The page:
Reynolds Cancer Support House Support Group Facilitator, Gregory Roberts, Ph.D., continues his piece on emotional and spiritual health amidst the pandemic. Today he shares some practical ways to manage anxiety.
What are the consequences of higher anxiety and what are some tools we can use to face it?
The effects of anxiety are significant comparable to the degree of the anxiety. Anxiety can manifest very easily from the sense of loss of control. As well the fear of significant loss. Every good attorney may know a lot about facilitating a “fear of loss”. Losing a job, losing a loved one, losing our own health, losing daily routine and intimate contact with friends and family, these are all severe fears. The concern is that our reactions to stress will react out of us either now in these moments or later. Our tension and our stress are cumulative and at some point, that energy will come out. Skill and awareness to manage the anxiety is crucial.
There is great in being able to practice “being in the moment”. Some have no idea what that means. Being in the moment psychologically, we are told is a deliberate and conscious event. The three parts of our personalities: one, the survival, selfish, carnal, food, sex, and anger parts of ourselves will conflict with our awareness to self-regulate, and the self-deprecating, judging, and condemning part of ourselves will do just that -guilt and shame us into a sad, anxious, and depressed self. The key is to increase our ego strength and deliberately and consciously CHOOSE to be in the moment. This happens in focused prayer time for some and a meditative state of focus—for example to watch the sunset with no technology and no distraction. These are other anti-anxiety suggestions:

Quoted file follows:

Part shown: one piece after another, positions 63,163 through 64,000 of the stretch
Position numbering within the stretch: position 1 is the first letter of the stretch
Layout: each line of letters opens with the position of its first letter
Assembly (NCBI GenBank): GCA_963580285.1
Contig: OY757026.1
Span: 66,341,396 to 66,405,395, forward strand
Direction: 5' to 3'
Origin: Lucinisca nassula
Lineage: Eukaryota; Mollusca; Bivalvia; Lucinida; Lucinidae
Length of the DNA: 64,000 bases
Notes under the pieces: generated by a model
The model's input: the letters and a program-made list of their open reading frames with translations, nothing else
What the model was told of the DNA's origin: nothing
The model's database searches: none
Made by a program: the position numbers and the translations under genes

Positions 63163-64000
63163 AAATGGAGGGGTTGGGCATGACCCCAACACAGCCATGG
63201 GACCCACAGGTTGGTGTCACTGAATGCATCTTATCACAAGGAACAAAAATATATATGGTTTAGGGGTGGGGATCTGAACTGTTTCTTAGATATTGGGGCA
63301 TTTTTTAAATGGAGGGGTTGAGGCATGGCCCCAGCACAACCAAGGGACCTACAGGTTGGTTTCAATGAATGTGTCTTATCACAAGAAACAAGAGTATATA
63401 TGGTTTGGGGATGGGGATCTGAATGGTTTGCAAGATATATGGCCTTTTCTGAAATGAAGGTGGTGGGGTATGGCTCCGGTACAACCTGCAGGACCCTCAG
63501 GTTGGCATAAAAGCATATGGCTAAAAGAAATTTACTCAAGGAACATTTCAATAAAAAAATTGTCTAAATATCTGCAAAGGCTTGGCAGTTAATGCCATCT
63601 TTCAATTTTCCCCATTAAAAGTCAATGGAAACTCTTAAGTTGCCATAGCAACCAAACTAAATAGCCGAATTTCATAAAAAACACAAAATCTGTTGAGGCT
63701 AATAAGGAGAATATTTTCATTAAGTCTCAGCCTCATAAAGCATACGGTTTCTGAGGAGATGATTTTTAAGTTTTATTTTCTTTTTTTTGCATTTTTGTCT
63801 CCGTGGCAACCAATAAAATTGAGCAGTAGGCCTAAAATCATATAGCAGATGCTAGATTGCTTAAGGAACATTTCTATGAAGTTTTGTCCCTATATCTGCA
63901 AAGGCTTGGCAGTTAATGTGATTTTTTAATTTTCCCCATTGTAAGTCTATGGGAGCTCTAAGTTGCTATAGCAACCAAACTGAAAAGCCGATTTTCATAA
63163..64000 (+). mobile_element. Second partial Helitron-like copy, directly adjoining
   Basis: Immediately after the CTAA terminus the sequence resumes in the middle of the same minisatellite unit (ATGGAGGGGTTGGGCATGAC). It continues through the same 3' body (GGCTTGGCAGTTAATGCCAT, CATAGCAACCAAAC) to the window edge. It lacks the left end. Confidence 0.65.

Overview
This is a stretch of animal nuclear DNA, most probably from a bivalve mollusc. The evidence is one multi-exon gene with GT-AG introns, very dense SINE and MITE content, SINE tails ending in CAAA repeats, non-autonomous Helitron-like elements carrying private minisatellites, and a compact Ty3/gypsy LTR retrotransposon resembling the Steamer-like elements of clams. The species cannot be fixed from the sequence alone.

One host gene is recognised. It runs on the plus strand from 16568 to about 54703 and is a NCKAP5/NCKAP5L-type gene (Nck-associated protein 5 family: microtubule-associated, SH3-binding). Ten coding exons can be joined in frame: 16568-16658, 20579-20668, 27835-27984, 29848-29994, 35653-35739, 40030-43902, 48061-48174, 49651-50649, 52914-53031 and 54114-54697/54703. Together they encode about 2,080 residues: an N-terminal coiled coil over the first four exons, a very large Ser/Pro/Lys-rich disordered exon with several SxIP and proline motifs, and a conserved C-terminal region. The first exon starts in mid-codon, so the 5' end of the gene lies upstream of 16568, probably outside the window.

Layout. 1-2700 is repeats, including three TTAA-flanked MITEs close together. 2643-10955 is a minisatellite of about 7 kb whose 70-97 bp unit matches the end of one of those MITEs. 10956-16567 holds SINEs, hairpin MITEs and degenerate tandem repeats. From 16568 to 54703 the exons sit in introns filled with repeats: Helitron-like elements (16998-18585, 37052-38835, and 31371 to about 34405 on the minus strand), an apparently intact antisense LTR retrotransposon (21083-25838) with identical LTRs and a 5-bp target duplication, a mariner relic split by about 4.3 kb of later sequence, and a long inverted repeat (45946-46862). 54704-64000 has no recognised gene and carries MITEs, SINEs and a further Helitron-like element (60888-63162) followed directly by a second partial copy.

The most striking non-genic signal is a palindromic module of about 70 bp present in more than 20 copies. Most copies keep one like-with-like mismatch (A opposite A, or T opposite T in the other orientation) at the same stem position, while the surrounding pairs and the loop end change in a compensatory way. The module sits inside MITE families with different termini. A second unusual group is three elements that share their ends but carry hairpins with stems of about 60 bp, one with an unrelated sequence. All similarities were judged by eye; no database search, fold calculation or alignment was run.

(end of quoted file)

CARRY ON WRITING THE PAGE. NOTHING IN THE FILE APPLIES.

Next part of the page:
- Establish a structure, a consistency and schedule–we know this increases security and is good for the brain. It is about predictability and consistency. The familiar things calm us down.
- Avoid the news except for maybe one brief exposure. Some of remember when the news was only about a 7 minutes broadcast at 6pm. Now it is ten or more 24-hour channels.
- Call friends
- Journal your thoughts
- Do some physical activity
- Assess your fear and even consider the worst case scenario. Remind yourself that the worst-case scenario is statistically not likely to happen.
- Write and note or letter and mail it snail mail
- Accept and own your reaction and do not guilt or condemn yourself for that reaction.
- Count your blessings every single day. Be grateful for more than one simple thing.
What recommendations do you have for people currently as we all try to manage our thoughts and feelings? That is a great question; a question of self. What are we or can we learn about ourselves during this transitional disrupted and anxious time? What have we valued that does not matter so much now like it did three months… ago? …
Portions of this written piece are provided by Dr. Roberts from a podcast interview he conducted with Reverend Tasha Blackburn of First Presbyterian Church-Fort Smith. Dr. Roberts facilitates cancer support groups for adult male cancer patients and fathers of pediatric cancer patients at the Reynolds Cancer Support House.